There is still no clarity on what the proposed National Health Insurance (NHI) system will cost, how it will be financed, how the supply of health services can be ramped up to match increased demand, how the enormous administrative burden will be met, or how the corruption the new system will foster can be curbed. In March 2017 the Davis Tax Committee also warned (in a report which it finally made public last week) that the NHI was ‘unlikely to be sustainable unless there was sustained economic growth’. The government is nevertheless busily pressing ahead with NHI implementation.
A revised NHI White Paper
A revised White Paper on the NHI was gazetted by the health minister, Dr Aaron Motsoaledi, on 30th June 2017. This revised document is much the same as a draft white paper, published in December 2015, which was widely criticised by experts for the many weaknesses in what it proposed.
The White Paper gives a long list of the services the NHI is to provide free of charge to all South Africans. These range from cardiology, dermatology, and neurology to oncology and cancer treatments, psychiatry, obstetrics, gynaecology, paediatrics, orthopaedics, and surgery (including organ transplants of various kinds). At the primary health care level, the services to be provided will include ‘sexual and reproductive’ health care, along with optometry, ‘oral health rehabilitation’, and a comprehensive range of remedies for mental disorders and disability needs. Treatment for ‘rare diseases’ and ‘dread diseases’ will also be provided, along with comprehensive radiology services, including ‘nuclear medicine and radiation oncology’.1
The White Paper again fudges the key question of what the NHI is likely to cost. Instead of trying to provide any realistic estimate, the document simply repeats the figures provided in the December 2015 draft. It thus puts ‘projected NHI expenditure’ in 2025/26 (when the new system is supposed to be fully operative) at R256bn in 2010 prices.
However, if both public and private spending on health care in the current financial year is taken as the starting point and the health inflation rate is estimated at 6% a year, then the NHI will cost R665bn in 2025, rising to R890bn in 2030, R1 190bn in 2035, and R1 260bn in 2040.
But health inflation is in fact higher than 6%. In nominal terms, expenditure on public health care has gone up by roughly 45% over the past five years or by 9% a year on average. Spending on private health care has gone up by much the same proportion over this time.2
If health spending keeps increasing at 9% a year – and the NHI proposal offers no meaningful way of bringing it down – then NHI costs are likely to rise from R665bn in 2025 (13% of GDP) to R965bn in 2030, R1 400bn in 2035, and R2 030bn (equivalent to roughly 30% of likely GDP) in 2040. Spending of this magnitude on health care within a scant 15 years of the system’s introduction is completely unaffordable.
Like its predecessor, the White Paper presumes that only R72bn in additional revenue will be needed to fund the NHI. It also claims that this sum could be raised through a 4% surcharge on taxable income. However, actual costs are likely to be far higher, which means that the tax increases required will be much larger too.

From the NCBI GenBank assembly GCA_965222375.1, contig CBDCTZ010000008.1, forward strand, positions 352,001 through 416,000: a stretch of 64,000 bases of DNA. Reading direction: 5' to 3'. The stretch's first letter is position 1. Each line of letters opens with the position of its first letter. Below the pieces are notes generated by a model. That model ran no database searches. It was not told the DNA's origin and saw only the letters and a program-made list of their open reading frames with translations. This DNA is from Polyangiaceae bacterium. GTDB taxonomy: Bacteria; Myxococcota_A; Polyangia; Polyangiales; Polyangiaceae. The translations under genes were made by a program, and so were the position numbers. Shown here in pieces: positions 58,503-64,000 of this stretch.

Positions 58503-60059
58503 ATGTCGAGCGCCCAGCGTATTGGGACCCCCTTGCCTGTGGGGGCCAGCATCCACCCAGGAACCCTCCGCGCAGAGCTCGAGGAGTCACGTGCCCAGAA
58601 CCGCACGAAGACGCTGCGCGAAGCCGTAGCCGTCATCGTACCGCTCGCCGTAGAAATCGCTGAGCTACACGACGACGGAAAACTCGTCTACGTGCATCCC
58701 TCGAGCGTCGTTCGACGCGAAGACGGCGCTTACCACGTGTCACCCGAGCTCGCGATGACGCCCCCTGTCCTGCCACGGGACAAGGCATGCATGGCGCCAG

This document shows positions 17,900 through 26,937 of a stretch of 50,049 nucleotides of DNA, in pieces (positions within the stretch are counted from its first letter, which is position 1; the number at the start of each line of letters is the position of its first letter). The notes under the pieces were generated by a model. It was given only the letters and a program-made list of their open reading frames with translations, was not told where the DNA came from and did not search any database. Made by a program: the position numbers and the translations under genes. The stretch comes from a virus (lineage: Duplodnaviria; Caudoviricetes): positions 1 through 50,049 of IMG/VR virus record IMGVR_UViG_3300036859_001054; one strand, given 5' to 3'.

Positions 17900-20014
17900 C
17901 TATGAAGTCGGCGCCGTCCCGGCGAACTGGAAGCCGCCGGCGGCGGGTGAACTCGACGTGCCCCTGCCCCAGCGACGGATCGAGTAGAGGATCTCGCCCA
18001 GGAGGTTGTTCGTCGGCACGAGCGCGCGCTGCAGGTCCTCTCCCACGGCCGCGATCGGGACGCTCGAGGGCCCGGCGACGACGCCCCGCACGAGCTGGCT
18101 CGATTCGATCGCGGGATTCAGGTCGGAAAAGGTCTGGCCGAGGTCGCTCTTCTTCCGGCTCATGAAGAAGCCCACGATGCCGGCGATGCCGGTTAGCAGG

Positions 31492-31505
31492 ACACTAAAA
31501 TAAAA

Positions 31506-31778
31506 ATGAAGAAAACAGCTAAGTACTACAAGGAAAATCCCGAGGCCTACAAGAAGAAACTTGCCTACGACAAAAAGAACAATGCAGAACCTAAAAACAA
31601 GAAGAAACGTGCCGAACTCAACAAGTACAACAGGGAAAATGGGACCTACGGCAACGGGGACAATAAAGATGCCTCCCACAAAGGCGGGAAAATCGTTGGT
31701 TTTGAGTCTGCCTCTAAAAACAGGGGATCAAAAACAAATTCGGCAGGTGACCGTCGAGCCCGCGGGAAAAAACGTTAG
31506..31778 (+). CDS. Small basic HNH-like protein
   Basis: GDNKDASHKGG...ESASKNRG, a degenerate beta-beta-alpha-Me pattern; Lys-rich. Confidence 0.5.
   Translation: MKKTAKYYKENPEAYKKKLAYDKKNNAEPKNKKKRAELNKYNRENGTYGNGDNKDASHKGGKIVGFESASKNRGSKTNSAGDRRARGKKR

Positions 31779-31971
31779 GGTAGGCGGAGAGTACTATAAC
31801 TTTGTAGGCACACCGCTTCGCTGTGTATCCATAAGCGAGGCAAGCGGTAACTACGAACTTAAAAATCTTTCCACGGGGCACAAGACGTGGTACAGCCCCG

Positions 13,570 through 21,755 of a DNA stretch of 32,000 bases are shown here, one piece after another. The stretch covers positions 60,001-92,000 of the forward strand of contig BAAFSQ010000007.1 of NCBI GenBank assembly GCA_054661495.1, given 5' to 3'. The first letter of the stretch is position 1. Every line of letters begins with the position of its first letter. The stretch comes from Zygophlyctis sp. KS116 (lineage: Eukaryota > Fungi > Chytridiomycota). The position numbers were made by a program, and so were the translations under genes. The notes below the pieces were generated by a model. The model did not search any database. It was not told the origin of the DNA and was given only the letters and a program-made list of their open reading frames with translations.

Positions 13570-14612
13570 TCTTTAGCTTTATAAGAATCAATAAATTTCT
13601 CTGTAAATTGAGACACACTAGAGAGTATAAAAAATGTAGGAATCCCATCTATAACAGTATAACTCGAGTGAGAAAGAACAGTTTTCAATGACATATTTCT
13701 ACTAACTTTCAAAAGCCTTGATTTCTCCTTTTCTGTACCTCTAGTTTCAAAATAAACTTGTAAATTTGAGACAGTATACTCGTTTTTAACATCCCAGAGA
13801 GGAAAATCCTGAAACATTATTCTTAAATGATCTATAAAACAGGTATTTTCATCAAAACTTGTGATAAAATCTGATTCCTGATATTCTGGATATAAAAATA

At the same time, the White Paper overlooks the small size of South Africa’s tax base. Though some 18 million employees were registered for personal income tax in 2015, most had earnings below the tax payment threshold. Hence, 62% of all personal income tax that year was paid by some 560 000 people with annual taxable income of R500 000 or more. If increased taxes and reduced health services were to encourage 250 000 of these individuals to emigrate, the personal income tax that could be collected would be reduced by more than a quarter.3 This would make it all the more difficult to sustain social grants and free services for the poor.
In addition – and even without the NHI – the fiscus faces a revenue shortfall of R51bn in the current financial year, rising to a cumulative R209bn over the next three years (as the October 2017 medium-term budget policy statement has acknowledged). Public debt will soon more than quintuple, rising from R630bn in 2008/09 to R3.4 trillion in 2021/22. Interest payments – even without the further ratings downgrades that surely lie ahead – will then amount to R223bn, or some R610m a day.
The NHI Fund
The White Paper claims that the NHI will significantly reduce healthcare costs by introducing ‘a single-payer and single-purchaser fund’, which will ‘leverage its monopsony power’a to ‘strategically’ purchase services and achieve major ‘economies of scale’.4
However, monopsony power will be less important than state regulation, for the NHI will also give the Department of Health control over all prices, ranging from the cost of aspirin and rubber gloves to the fees payable to surgeons and GPs. The document assumes that these controls will be effective in cutting costs and enhancing quality. But the more likely outcome is that many valuable therapies, health technologies, and diagnostic tests will be ruled out as too costly.